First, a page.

City living doesn’t stop me from flexing my green fingers – these are my tips for apartment gardening

Growing plants indoors transformed my home and lifts my mood every day. Here are the key things I've learned

apartment living room with indoor plants
(Image credit: Josep Gutierrez / Moment / Getty Images)

I’ve lived in apartments throughout most of my adult life, yet my collection of houseplants started slowly. It wasn’t until I began paying proper attention to them that I realized how rewarding indoor gardening can be.

I’ve now lost count of how many of the best indoor plants and herbs I have. I spend about five minutes most mornings checking and watering soil and inspecting for pests and new leaves. It’s a slow, simple, and uplifting start to the day which I highly recommend. 

Of course, there have been a few failures. I’ve dealt with droopy peace lilies, spider plants with brown tips, and more. But, after a good few years caring for my leafy friends, I’ve learned a thing or two.

variety of potted houseplants on windowsill

There are so many beautiful houseplants that will brighten your home

(Image credit: Liudmila Chernetska / iStock / Getty Images Plus / Getty Images)

My top tips for apartment gardening

These are my recommended tips for a happy and healthy indoor garden.

1. Watering houseplants properly is key

ZZ plant and watering can

Getting the balance right is essential

(Image credit: Natalia Gdovskaia / Moment / Getty Images)

As Juan Palacio from BloomsyBox says, ‘It’s better to underwater and monitor the plant’s response than to overdo it.’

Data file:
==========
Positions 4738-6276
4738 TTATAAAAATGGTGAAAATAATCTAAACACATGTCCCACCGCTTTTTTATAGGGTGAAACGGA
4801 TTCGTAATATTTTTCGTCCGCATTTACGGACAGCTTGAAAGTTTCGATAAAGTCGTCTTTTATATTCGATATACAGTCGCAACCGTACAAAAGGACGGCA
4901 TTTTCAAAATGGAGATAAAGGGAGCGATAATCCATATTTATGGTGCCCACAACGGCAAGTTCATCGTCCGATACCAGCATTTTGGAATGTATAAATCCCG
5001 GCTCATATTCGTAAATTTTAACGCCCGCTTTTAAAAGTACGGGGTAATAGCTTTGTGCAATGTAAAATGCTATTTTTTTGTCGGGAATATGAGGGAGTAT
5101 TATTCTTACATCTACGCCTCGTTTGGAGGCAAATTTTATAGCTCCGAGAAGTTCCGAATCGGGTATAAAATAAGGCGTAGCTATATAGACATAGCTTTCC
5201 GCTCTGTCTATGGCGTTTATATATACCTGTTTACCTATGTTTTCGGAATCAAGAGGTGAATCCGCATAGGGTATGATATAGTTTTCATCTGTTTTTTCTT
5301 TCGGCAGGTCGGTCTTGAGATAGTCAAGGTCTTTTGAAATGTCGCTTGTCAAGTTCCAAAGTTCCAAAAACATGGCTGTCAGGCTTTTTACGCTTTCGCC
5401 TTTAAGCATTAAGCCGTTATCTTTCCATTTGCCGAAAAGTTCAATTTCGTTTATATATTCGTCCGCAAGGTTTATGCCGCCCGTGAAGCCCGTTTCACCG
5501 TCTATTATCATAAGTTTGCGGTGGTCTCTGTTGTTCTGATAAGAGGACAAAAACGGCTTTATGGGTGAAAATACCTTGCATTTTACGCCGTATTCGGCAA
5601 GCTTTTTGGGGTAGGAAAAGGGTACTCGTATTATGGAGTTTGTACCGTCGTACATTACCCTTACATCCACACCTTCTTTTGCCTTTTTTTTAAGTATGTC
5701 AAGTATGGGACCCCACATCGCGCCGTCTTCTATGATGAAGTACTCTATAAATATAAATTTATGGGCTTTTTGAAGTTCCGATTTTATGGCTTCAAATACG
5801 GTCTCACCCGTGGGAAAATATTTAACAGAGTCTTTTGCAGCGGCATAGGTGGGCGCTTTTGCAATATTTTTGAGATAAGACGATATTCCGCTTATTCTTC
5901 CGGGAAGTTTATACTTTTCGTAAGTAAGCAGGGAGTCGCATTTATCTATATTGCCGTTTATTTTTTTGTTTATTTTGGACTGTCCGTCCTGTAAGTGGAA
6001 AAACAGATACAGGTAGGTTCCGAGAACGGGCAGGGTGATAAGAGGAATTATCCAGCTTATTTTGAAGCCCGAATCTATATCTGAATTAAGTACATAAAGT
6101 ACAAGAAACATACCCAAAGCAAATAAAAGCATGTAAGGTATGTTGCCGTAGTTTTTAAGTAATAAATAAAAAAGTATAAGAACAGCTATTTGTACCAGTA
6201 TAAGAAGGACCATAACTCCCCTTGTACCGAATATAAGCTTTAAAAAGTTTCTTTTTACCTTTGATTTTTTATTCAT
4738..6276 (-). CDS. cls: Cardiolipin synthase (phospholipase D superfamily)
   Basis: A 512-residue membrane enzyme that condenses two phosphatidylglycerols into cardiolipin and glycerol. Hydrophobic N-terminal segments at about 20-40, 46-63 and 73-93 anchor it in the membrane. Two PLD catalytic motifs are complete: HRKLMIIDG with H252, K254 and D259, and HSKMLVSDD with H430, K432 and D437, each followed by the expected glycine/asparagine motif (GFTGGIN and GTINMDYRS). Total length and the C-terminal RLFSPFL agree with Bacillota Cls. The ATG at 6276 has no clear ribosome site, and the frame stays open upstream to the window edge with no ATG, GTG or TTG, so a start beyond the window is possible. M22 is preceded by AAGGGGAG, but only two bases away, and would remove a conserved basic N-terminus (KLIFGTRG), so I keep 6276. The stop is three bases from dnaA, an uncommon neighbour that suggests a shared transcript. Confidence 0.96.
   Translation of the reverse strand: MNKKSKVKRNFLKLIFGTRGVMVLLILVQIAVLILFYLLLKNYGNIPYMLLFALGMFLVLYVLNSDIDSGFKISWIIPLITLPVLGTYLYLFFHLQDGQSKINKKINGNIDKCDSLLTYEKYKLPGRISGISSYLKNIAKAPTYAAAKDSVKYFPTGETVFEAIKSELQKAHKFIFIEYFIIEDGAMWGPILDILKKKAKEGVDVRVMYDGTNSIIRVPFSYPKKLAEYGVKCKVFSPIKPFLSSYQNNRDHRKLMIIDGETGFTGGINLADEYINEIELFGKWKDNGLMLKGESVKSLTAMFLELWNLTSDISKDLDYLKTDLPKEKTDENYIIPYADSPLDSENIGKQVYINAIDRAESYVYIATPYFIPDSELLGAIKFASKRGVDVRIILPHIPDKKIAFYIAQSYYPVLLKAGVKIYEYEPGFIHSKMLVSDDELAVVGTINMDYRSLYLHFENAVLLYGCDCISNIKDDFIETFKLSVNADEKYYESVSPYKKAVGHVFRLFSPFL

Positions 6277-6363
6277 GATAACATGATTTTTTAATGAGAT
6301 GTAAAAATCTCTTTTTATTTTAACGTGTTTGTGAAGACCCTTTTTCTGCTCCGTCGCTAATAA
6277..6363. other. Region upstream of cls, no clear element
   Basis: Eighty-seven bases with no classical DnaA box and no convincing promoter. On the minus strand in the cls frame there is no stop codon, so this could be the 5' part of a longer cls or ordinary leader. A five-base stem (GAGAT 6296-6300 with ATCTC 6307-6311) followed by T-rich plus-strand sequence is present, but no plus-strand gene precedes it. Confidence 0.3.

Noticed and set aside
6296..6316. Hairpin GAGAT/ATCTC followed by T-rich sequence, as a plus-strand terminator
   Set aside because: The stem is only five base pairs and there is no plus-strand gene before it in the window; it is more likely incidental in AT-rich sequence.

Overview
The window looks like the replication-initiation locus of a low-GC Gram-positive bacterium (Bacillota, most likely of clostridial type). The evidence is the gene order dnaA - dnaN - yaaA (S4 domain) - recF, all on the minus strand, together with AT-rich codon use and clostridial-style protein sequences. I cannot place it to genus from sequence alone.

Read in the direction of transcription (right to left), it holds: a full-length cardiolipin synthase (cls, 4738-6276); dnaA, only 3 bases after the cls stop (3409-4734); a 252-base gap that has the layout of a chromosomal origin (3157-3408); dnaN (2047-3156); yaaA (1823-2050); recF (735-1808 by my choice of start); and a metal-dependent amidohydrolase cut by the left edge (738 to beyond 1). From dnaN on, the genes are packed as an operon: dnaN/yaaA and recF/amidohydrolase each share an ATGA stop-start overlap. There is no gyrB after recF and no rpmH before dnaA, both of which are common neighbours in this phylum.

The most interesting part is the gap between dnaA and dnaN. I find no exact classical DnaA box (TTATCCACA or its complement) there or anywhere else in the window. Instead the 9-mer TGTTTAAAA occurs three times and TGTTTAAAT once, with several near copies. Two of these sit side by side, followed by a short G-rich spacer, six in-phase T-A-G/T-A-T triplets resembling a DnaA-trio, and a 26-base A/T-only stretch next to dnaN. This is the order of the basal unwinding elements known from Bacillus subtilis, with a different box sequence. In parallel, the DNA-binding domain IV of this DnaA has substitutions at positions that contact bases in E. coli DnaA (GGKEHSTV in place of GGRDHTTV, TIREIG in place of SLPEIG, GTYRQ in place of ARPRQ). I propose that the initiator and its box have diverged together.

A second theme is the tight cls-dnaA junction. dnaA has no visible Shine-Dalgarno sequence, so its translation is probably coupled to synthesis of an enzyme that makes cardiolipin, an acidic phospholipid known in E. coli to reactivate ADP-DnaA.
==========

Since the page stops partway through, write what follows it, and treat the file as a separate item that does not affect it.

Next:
I nearly killed a peace lily by regularly dousing it without checking the soil first. It suffered from root rot, but two years on, in a new pot and fresh soil, it’s thankfully back to full health. Overwatering also encourages fungus gnats, which are particularly annoying in a small space. 

Pots with proper drainage are a must. Anna Hackman of The Naked Botanical says you want at least three holes in the bottom of your container, depending on the size of the plant ('larger plants need more holes'). She waters her plants in the sink, letting the water seep through the drainage holes, before putting the pots back into their saucers.

I'd also recommend watering globes, available from Amazon. These kept all of my houseplants sufficiently watered while I was on vacation

Juan Palacio
Juan Palacio

Juan Palacio is the founder of BloomsyBox, a Miami-based floral subscription company that also sells a range of beautiful houseplants. BloomsyBox has made it onto the prestigious Inc. 5000 list of the fastest-growing companies in the US for two consecutive years.

Anna Hackman headshot
Anna Hackman

Anna is a retired Rutgers master gardener and has been gardening for over 18 years. She is also the founder of the blog Green Talk, where she shares tips and advice on green living, organic gardening, and more

2. Don’t forget to repot

indoor plants on kitchen shelves around sink

Upgrading your plants' pots will help them thrive

(Image credit: Kseniya Ovchinnikova / Moment / Getty Images)

It’s taken me a while to realize the value of repotting. But, done at the right time (usually spring), the results are nothing short of amazing. 

Removing plants with stunted growth and unhappy demeanors often reveals tightly wound, dried-out root balls. Loosening up these tangled messes and repotting them in fresh, nutrient-rich soil provides a new lease of life and kick-starts new growth.